Something like "battlerager" is probably the closest to a general class concept that I could get.
 

Istbor

Dances with Gnolls
I have never really liked Barbarian as a class name. Named thus to grab Conan fans' attention, and as time went on, does't really describe itself well. If we get technical, a barbarian can be anything, not just a strong man/woman who flies into a rage.

I am not sure. I voted Berserker, but I still don't think that is a great fit either, as not all of the class fit that concept. IMO.

Warrior would have a better feel to me. Describes what the class does, and isn't formal enough sounding to be a professionally trained martial. I also think Fighter is way too broad and doesn't accurately depict a trained professional in the art of combat. But what would you call them then? Soldier? Mercenary? Veteran? Maybe Champion should be the class name and we find something better for a sub-class? That would then make room for Warrior.

Anyhow. At least to Morrus' point above, I think a Barbarian character would probably refer to themselves as a warrior. Changing the name of classes at this point I think is a fun thing to think about, but unlikely.
 



MGibster

Legend
But if you're trying to avoid referring to the Berbers of North Africa, maybe "Gaul" would be a replacement term?

The Greeks originally used barbarian to describe just about anyone else who wasn't Greek. Including the likes of the Phoenicians and Egyptians. Which is, you know, odd given that we still use the alphabet derived from the former and the latter sure seemed pretty damned civilized to me. And really, I don't think most people even think about Berbers when they hear the world barbarian today. Most of us probably don't even think of a people.
 

MGibster

Legend
I'm not keen on the term "barbarian" to describe a class - not because it's derogatory, but because it more describes a lifestyle than a fighting style. A barbarian tribe should consist of people of various aptitudes, not just a bunch of berserker warriors.

What fighting style does Fighter describe?
 


I'm not sure there's a better term than "Barbarian." I think "Ravager" is worse, given the root of that word. "Berzerker" is alright, but it evokes a Norse heritage and the whole point of discarding "Barbarian" is getting rid of the cultural baggage. "Rager" is... too on the nose.

You could go with something generic like "Brawler" or "Roughneck," but those kind of terms have historically been applied to Rogue archetypes. "Warrior" is the best overall term, IMO, but that kind of prompts the question of the difference between warriors and fighters. "Warrior" is too generic and lacks the Barbarian class's nature and tribal flavor. You don't want to go with "Tribal Warrior" or "Wild Warrior" or "Wildsperson" because that still feels a little culturally condescending, and it may not describe every member of the class. "Wilderness Warrior" is okay... but that kind of steps on Ranger. Although getting stepped on really does feel like the Ranger's lot in life, stuck in the middle between the more well-defined classes of Fighter, Barbarian, Druid, Rogue, and Bard. "Rage Warrior"? Ugh, no.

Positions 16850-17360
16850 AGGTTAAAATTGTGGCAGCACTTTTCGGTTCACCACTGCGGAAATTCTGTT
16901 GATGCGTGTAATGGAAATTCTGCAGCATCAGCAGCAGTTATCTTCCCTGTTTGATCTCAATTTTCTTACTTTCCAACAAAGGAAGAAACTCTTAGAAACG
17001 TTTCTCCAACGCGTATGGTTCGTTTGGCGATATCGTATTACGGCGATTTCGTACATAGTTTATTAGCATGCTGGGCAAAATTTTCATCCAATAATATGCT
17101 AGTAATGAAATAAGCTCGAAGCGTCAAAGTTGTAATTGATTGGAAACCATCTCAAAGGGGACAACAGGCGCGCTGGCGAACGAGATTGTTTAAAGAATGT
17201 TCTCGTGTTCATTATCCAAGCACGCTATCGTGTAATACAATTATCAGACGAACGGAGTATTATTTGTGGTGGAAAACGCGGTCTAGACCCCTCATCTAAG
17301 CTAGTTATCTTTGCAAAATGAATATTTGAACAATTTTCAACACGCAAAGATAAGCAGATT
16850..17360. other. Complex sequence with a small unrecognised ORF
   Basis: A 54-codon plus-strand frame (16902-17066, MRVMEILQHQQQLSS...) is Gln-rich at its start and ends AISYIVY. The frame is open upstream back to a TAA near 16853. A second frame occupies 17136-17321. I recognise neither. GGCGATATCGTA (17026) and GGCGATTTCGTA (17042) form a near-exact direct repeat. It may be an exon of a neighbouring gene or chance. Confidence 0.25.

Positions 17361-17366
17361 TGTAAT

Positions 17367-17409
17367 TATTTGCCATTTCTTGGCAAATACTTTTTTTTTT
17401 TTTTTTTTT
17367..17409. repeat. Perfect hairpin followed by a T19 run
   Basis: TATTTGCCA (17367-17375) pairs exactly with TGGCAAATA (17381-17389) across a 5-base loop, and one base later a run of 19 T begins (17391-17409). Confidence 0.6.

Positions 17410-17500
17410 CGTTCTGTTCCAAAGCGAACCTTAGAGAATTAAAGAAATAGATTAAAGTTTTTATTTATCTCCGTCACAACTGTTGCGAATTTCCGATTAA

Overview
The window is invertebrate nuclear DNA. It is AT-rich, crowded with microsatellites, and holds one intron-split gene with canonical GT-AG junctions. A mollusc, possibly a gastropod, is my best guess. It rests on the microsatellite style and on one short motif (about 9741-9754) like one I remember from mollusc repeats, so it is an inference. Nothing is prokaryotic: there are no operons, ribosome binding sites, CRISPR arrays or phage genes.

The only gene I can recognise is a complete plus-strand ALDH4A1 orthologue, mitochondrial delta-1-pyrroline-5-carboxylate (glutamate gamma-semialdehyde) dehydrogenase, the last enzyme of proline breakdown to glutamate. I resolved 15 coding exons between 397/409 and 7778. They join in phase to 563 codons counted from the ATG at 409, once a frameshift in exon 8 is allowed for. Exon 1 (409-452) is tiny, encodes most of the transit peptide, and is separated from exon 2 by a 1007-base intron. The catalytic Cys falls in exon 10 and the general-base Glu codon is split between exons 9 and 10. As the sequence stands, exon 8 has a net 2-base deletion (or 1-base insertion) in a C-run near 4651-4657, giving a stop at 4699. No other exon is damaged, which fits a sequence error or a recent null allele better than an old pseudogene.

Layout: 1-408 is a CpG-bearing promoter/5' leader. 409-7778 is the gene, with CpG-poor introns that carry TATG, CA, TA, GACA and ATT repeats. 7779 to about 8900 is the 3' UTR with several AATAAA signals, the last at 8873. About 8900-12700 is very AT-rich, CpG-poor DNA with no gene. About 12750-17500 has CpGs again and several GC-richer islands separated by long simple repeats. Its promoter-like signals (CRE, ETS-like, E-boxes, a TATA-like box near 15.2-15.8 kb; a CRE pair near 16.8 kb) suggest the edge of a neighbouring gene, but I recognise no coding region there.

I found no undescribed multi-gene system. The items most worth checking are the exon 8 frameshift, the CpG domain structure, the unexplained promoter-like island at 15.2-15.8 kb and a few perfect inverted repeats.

How do you differentiate Fighter, Ranger and Barbarian without any cultural inclinations?
 

MGibster

Legend
You could go with something generic like "Brawler" or "Roughneck," but those kind of terms have historically been applied to Rogue archetypes.

I don't think I've ever heard roughneck used to describe a rogue here in the United States. Around there here parts, a roughneck is someone whose occupation involves hard manual labor, often in harsh conditions, especially on an oil rig or similar environment.

Edit: But, cool, I just learned something new about the origin of a word. Who says role playing games aren't educational?
 

MarkB

Legend
What fighting style does Fighter describe?
What lifestyle does it describe?

I don't mind overly-generalised class names. I mind class names that mean other things. "Fighter" as the formally-trained dedicated combatant serves perfectly well, and isn't likely to be misleading.
 

Shardstone

Adventurer
This conversation has me interested in what a real Conan the Barbarian class would be like. Maybe I'll homebrew one...

If only I could escape the name "Barbarian" due to its 5E connotations. But I really can't think of a good name to describe a Conan-esque character other than Barbarian tbh. Athlete? Warmonger? Soldier? Meh.
 

Arvok

Explorer
"Barbarian" comes from the Greek and simply means "not Greek". The Romans, of course, adopted it and to them it meant "non-Roman" (and non-Greek, since the Romans admired many aspects of Greek civilization). It became associated with the Germanic, Celtic, and Eastern warriors and their fearsome and savage reputations and fits well with the role barbarians fill in the D&D world, in my opinion.

The class was originally conceived of as an individual who lived outside of the dominant culture's norms. If you get rid of the name you lose that connection.
 

jmartkdr2

Adventurer
I wasn't talking about living groups. I was just saying would any character call themselves a barbarian? Wouldn't they use the term to describe others, not themselves? It's just about making sense from the perspective of the character.

(Not that characters use class names about themselves anyway, so it's all very abstract and hypothetical).
Just an anecdote: the Comanche people call themselves the Nermernuh, but also call themselves Comanche. "Comanche" was originally a Ute words and means “anyone who wants to fight me all the time.” Comanche | History & Facts

So yeah, some barbarians would use that term for themselves, because they are strong and brave, unlike 'civilized' folks.

(I still voted berserker, because classes should define actions, not background.)